When MTA CEO and Chairman Jay Walder pledged last Friday to reform the way the MTA does business, he stressed the redundancies inherent in the way the transit organization is set up. There are, he said, 92 different public phone numbers and five call centers fielding complaints from the public. Over 5000 workers perform administrative tasks, and many of those jobs overlap. “There will,” he said, “be layoffs.”
Since his speech on Friday, Walder has received qualified phrase from those watching. The Daily News urged every government official to strike a similar tone, and transit activists were equally enthusiastic about Walder’s priorities. “The speech,” Gene Russianoff of the Straphangers Campaign said, “was a candid assessment of the financial challenges the MTA faces and of the agency’s commitment to tackling them, such as lowering hundred of millions in administrative, inventory and overtime costs.”
At the time, Walder skirted around the issue of the MTA’s labor relations. “Our unions must be active partners,” he said but refrained from going into detail. After all, at a time when the MTA could least afford it, its largest union had just been awarded a three-year raise, and the agency’s decision to appeal the arbitration result had left many at the TWU bitter toward the authority.
Yet, some would prefer to see Walder, with proper political support, tackle the union and the MTA’s labor cost problem head on. Nicole Gelinas, who has made exploding pension costs her fight, is one of those people, and in yesterday’s Post, she offered up her take on the MTA’s cost problem:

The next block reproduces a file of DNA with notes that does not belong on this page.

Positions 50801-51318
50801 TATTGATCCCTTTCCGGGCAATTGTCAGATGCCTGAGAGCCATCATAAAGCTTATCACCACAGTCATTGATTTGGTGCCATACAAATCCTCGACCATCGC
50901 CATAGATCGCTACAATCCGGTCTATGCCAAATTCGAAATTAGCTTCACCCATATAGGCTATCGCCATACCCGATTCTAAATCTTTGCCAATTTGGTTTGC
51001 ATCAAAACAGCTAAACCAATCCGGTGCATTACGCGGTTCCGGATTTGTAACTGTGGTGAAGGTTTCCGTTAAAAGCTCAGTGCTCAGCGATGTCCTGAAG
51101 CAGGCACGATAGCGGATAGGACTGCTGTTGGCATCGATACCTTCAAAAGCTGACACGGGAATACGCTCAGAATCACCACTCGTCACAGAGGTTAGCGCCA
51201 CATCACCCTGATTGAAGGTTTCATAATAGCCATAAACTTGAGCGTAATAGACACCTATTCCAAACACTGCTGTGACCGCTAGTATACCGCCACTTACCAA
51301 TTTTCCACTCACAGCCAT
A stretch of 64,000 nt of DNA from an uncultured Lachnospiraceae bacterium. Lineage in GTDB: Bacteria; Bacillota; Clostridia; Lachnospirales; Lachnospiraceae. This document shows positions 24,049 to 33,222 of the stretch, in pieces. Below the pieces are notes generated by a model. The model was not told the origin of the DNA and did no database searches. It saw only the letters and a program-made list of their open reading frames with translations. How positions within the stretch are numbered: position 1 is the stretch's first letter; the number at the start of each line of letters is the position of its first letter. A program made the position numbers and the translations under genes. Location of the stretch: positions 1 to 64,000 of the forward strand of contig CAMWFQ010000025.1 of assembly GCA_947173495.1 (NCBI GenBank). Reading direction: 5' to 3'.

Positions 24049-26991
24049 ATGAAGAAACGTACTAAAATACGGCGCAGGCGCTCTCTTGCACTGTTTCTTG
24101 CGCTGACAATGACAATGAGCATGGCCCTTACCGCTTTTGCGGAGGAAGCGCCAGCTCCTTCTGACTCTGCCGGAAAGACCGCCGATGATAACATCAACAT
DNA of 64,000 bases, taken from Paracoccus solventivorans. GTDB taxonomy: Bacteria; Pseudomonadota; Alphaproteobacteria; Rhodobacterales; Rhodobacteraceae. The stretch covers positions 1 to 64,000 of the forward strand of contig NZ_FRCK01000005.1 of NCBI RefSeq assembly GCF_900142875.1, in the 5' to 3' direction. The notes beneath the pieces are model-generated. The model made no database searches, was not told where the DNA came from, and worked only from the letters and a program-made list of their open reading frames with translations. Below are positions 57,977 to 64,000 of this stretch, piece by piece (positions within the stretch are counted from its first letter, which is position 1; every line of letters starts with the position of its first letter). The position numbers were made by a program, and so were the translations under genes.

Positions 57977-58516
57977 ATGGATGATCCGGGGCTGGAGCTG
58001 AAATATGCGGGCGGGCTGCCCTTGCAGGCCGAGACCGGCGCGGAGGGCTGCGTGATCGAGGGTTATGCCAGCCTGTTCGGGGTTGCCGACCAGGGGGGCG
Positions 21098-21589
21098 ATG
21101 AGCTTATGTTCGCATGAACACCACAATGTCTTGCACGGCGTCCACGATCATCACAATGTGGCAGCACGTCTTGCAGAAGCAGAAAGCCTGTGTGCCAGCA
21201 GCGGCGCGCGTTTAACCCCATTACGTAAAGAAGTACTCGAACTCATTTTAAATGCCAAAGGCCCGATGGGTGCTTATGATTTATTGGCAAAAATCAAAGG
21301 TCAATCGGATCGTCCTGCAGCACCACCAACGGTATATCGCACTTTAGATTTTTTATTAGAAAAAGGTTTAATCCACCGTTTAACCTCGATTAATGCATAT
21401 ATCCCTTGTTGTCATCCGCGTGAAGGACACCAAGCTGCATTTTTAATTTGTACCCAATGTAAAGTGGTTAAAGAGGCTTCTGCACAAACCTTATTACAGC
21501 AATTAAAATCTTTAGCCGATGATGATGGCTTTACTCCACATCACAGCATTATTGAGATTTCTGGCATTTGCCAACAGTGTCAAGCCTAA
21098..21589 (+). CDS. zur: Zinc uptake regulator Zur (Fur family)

Here are some specifics. The MTA spends $6.4 billion a year on current-worker wages and benefits. A unionized city transit worker earns nearly $94,000 a year, including more than $26,000 in benefits. The unionized commuter-rail worker earns even more — well above $120,000.
Nor is it just union jobs. The average white-collar worker at NYC Transit and Metro-North earns well above $120,000, too. And LIRR administrators beat them by a mile, topping $142,000 each. (Patronage, anyone?)
MTA labor relations aren’t white-collar vs. blue-collar — but everyone against the taxpayers.
The savings Walder laid out are worthy. But cutting, say, 10 percent from administrative personnel would yield just $90 million — a rounding error in the authority’s $12 billion budget. Saving 10 percent in union labor costs, on the other hand (including pensions over time), would yield a much heftier $546 million, because the union workforce is much bigger.
The MTA has long tried doing this in the cooperative “let’s work with our labor partners” way for years — and we’re still waiting for results. What riders need is for Walder to call for full support — from Paterson and the Legislature — for a full labor overhaul. Workers must pay more for health care, and future workers must pay more for pensions, saving hundreds of millions. (Instead, the new contract for subway and bus workers has them paying less toward retirement.)
Gelinas’ basic point is a sound one. From top to bottom, from management to track workers, from blue collar to white, the MTA’s compensation scales are crippling the organization. It’s bureaucratic flow chart makes no sense, and its willingness to give away perks have driven up labor costs in every sense. Cutting from MTAHQ will save some money, but the rising tide of pensions and health care costs will sink all ships.
So what is to be done? In this pro-labor city, it’s tough to tackle the unions. They enjoy public and political support, and workers’ rights shouldn’t be eroded as is. But as some point, the MTA will be unable to pay, and everyone — the riding public, the train workers, the desk jockeys — will lose.